“Across the Universe” submission guidelines

The anthology I am co-editing, Across the Universe, is now open for submissions!

Through a Kickstarter campaign, we were able to raise enough to go ahead with this project, and we have confirmations from authors Spider Robinson, David Gerrold, Jonathan Maberry, Alan Goldsher, Cat Rambo, Keith DeCandido, Jody Lynn Nye, Lawrence Watt-Evans and Gail Z. Martin with notes by Janis Ian and Nancy Holder.Beatles cover color

We should have room for a few extra stories as well. But only a few.

Book Theme

The theme of the anthology is “The Beatles – What if?”  What if Brian Epstein hadn’t managed the band? What if George Harrison hated sitar music? What if Ringo had been the true star of the band all along? What if the Beatles had been aliens? Or magic users? Or zombies? Or American?

Story Concepts: What to Avoid

The confirmed authors have already begun their stories, so please avoid the following ideas:

  • Beatles as zombies
  • Beatles as super heroes
  • Beatles as time travelers
  • Beatles as “the Scooby Doo gang”
  • Beatles as medieval fantasy adventurers
  • Beatles as Tetrad wizards representing the elements
  • Beatles as animatronic robots
  • Beatles as paranormal investigators

This is not to say that you cannot do a variation on these, but keep in mind that if we get more than one story with the same theme, your chance of having your story accepted is reduced. That said, do not contact us with your idea first. After all, two authors can take the same basic idea and produce completely different stories.

Story Length

The story should be no more than 4,000 words. This should be sufficient for what should most likely be a somewhat humorous tale. A ‘short story’ should be defined as not less than 1,000 words for the purpose of this book; we want you to write the story at the length it most makes sense, but we are not publishing drabbles or flash fiction, and prefer stories in the 2,000 – 4,000 range.  This is not a strict cut-off, though.

Payment is $200 a story, so there is no advantage to padding your story. Take as many words as you need to make a great story, but if it is too long, it had better be so great that we can’t refuse it. A good but padded story may get rejected over a concise, fast-moving one, because we want to fit in as many stories as possible.

No reprints. And only one submission. If you have two stories, send your best.

I’m Unpublished. Can I submit?

Yes! We encourage that. But you will still face the same standards for submissions as the published authors. (Pro tip: Check your spelling and grammar.)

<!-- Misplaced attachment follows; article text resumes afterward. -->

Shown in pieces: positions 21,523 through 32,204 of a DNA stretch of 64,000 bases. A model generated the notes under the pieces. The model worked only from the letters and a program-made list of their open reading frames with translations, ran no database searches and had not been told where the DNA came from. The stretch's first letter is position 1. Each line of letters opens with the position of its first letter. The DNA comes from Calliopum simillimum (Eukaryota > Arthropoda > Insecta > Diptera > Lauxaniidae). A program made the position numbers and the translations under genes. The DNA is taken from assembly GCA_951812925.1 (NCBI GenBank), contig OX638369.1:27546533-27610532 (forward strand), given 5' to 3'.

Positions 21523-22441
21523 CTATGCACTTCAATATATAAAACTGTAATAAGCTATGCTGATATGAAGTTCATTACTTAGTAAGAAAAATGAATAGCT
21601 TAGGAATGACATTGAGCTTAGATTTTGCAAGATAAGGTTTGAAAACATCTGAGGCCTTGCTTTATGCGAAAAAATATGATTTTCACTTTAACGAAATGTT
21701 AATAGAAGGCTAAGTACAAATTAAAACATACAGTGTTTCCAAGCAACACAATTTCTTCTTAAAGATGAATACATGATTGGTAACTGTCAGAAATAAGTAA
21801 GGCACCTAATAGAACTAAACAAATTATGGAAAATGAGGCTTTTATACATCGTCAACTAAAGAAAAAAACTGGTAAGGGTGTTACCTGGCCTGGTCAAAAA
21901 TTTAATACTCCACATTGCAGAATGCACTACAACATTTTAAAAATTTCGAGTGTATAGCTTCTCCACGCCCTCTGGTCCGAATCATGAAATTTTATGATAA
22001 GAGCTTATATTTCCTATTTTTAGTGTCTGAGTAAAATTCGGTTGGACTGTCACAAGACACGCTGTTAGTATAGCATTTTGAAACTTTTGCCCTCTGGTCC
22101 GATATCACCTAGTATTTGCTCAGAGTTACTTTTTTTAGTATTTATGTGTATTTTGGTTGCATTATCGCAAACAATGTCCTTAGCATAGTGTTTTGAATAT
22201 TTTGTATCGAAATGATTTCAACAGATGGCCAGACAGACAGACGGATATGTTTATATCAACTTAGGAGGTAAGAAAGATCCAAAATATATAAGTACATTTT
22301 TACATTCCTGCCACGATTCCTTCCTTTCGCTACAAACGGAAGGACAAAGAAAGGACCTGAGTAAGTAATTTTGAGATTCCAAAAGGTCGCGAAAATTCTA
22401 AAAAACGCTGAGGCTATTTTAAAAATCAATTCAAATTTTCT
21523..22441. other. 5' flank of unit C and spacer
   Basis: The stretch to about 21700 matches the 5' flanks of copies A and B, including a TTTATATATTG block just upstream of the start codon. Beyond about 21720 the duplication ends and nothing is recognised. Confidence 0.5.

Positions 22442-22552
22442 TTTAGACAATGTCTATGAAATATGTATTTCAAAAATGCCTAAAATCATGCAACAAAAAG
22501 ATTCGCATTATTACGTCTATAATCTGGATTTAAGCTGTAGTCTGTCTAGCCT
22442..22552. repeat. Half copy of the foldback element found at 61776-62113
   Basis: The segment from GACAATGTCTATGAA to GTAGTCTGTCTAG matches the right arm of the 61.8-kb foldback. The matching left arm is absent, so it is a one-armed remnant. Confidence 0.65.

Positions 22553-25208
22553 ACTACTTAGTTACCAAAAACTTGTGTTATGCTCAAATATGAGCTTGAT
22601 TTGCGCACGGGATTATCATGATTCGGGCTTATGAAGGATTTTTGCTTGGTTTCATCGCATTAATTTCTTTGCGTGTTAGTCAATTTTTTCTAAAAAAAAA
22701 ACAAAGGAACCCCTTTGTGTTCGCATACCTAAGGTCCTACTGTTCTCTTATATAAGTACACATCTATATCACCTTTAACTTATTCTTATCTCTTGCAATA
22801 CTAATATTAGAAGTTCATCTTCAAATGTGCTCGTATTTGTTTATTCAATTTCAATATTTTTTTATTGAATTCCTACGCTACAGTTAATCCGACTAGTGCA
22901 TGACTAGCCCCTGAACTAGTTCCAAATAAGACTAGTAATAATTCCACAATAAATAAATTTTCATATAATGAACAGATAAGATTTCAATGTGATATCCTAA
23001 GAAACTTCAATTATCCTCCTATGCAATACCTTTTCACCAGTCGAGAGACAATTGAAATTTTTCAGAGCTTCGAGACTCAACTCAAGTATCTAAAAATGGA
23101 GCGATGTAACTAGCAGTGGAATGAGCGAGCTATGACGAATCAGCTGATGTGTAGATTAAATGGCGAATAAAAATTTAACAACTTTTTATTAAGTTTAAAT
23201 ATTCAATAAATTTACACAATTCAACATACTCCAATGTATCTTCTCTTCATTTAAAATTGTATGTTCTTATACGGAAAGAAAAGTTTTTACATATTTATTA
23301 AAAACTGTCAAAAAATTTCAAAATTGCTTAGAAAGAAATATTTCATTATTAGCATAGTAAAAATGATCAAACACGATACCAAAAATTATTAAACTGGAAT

Formatting

Submit your story in 12-point, Times New Roman/Times Roman font, double-spaced.

If you have questions about other formatting (like setting up the story’s first page, and page numbering), refer to Shunn’s manuscript formatting guide.

The file should be RTF, not Word or DocX or anything else. The first page should be your cover letter – keep it brief – which will include your contact information and a 50-75 word bio. List previous publications or relevant experience in the bio.

Email

Send your complete story/cover letter to WhatIfBeatlesAnthology@gmail.com – do not send to Michael or Randee personally. Your bio and story should be in the same document. We will accept submissions until June 14. Please continue to check this space for any updates. We will do our best to contact everyone who submits, but if you have not heard from us by August 1, you can safely assume that your story was not accepted.

Advice on Copyright Issues

Cory Doctorow was unable to contribute to the anthology, but did offer us these suggestions concerning copyright issues when dealing with real people and real songs. Keep his comments in mind:

Characters are copyrightable, but a mere mention of names is not enough to violate a copyright in Eleanor Rigby (the character), or Eleanor Rigby (the song).

However, if I actually wrote a short SF story featuring Eleanor Rigby and Father Mackenzie and if he were darning the socks and she were picking up rice at a church after a wedding and wearing a face (that she keeps in the jar at the door) then you could legitimately say I am taking so much of the song’s structure and plot, that I am effectively creating an infringing derivative work—just as Cats! expanded Eliot’s silly poems into a rock opera, (Which, given that the poems were written in the 30’s, are still under copyright.)  And that would need permission and or fee.

Of course, if this were a true parody in which it turns out that all the lonely people are actually smoking weed and having great sex at sock-darning parties, then that might be a fair use.  But if it is just that she keeps her face in a jar by the door because she is an actual alien, and the rice is to feed her growing insectoid child whose mind control will take over the earth… Well, I dunno.  Lots of courts would frown at that as just being an unauthorized sequel / unlicensed derivative work.

And others are not ok.  Saying that character names may never be used is silly.  If I said that  Cory Doctorow was “the Father Mackenzie of Sci Fi writers,” darning your antique 1950’s pajamas rather than hitting the hot spots, copyright law wouldn’t even be involved.  (Titles and short phrases are not copyrightable and that’s just an analogy).  But the fan fic extrapolation from an existing delineated plot, even if a plot developed in a song, might not be.

I don’t think there is a trademark angle. The courts have dealt relatively harshly with claims like that unless there is some way to claim sponsorship and affiliation.

Bottom line: Avoid retelling stories in the songs, avoid using the song lyrics (titles are okay), and avoid using copyrighted characters (such as the ones in the Beatles movies — no Blue Meanies, please).

3 Responses

  1. Is $200 enough to count as a pro rate payment?

    Like

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